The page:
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Theories of Evolution
Lamarck’s Explanation (1744-1829)
 Hypothesized that
similar species
descended from the
same common
 Acquired traits –
traits that arise
during an organism’s
lifetime because of
their experiences or
Beginning of the Modern Theory
 In the mid 1800’s both
Charles Darwin and
Alfred Wallace proposed
the theory of Natural
 Organisms best suited
to their environment
reproduce more
successfully than others.
Charles Darwin
 Published the Origin of Species in 1859
 Sailed around the world on the HMS Beagle
studying different species in their natural
 Did a lot of his studies in the Galapagos Islands
Darwin’s Theories
Descent With Modification
 Newer forms of organisms appearing are
actually modified descendants of older
Darwin’s Theories
Modification By Natural Selection
 This theory states how evolution occurs
 Darwin agreed w/Malthus’ views on
human population – have the potential for
growing unchecked but are limited by
adverse conditions
 Environment limits growth of populations
Modification by Natural Selection
 Some organisms have
traits that make
them more suitable
for coping with their
 Organisms with more
of these traits tend
to leave more
Evidence For Evolution
The Fossil Record
 Shows a long history
of life on Earth
 Shows that forms of
organisms appeared,
lasted for long
periods of time, then
disappeared to be
followed by newer
forms of life
 Trace of organisms
 Develop from hard parts – shells, bones,
 Law of Superposition- Sedimentary rock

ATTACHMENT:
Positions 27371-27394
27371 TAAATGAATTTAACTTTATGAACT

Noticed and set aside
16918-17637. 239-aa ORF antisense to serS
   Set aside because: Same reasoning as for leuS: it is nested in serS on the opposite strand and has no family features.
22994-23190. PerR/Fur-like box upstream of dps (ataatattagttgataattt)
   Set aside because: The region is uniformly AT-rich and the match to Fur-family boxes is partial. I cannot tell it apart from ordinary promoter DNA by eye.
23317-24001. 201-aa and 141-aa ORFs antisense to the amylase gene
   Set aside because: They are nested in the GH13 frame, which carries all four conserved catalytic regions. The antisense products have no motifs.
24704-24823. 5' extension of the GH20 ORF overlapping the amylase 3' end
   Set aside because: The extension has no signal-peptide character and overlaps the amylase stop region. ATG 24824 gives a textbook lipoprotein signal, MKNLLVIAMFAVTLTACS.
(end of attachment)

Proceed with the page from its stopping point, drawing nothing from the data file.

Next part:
layers - lowest layer is oldest
 Relative Age
 Absolute Age
Evidence for Evolution
Comparative Anatomy – study of structural
similarities and differences among living things
The presence of certain types of similarities
offers evidence for the evolutionary
relationships between species.
Homologous structures
 Parts of different organisms that have
similar structures and similar
embryological development, but have
different forms and functions
 Give evidence that some species may
have evolved from common ancestors
 Ex. Structure of arm and hand of human,
whale, cat, bird, bat
Analogous Structures
 Structures that
have similar external
form and functions
but different
internal structures
 Ex. Wings of moth
and bird
Vestigial Structures
 Remnants of structures that were functional in
an ancestral form
 Ex. Appendix, human tailbone, pelvic bones of
Evidence for Evolution
Embryological Similarities
 Embryos of closely related species show
similar patterns of development
 Ex. Fish, pig and human embryos look
similar see page 223 or color plate 5-3
Evidence For Evolution
Macromolecule Similarities
 Molecular level –
homologous proteins
 Ex. The amino acid
sequences in hemoglobin
molecules of different
species are similar
 The more similar the
homologous proteins are
in different species, the
more closely related the
species are thought to
Patterns of Evolution
 Change of two or more species in close
association with each other
 Ex. Long-nosed fruit bat has coevolved with
the flowers they feed on
 Predator-prey relationships and parasite-host
relationships often coevolve
Patterns of Evolution
Convergent Evolution
 Organisms that seem
very similar but not
closely related at all
 Occurs when
environment selects
similar phenotypes
even though
ancestral types were
quite different
 Ex. Sharks and
Patterns of Evolution
Divergent Evolution
 Two or more related populations of
species become more and more dissimilar
 Almost always as a response of differing
habitats and can ultimately result in a
new species
Divergent Evolution
Adaptive Radiation
 Many species evolve from a single ancestral
species – ex. Galapagos Finches
Artificial Selection
 Process of speeding up divergence artificiallyex. Dog breeding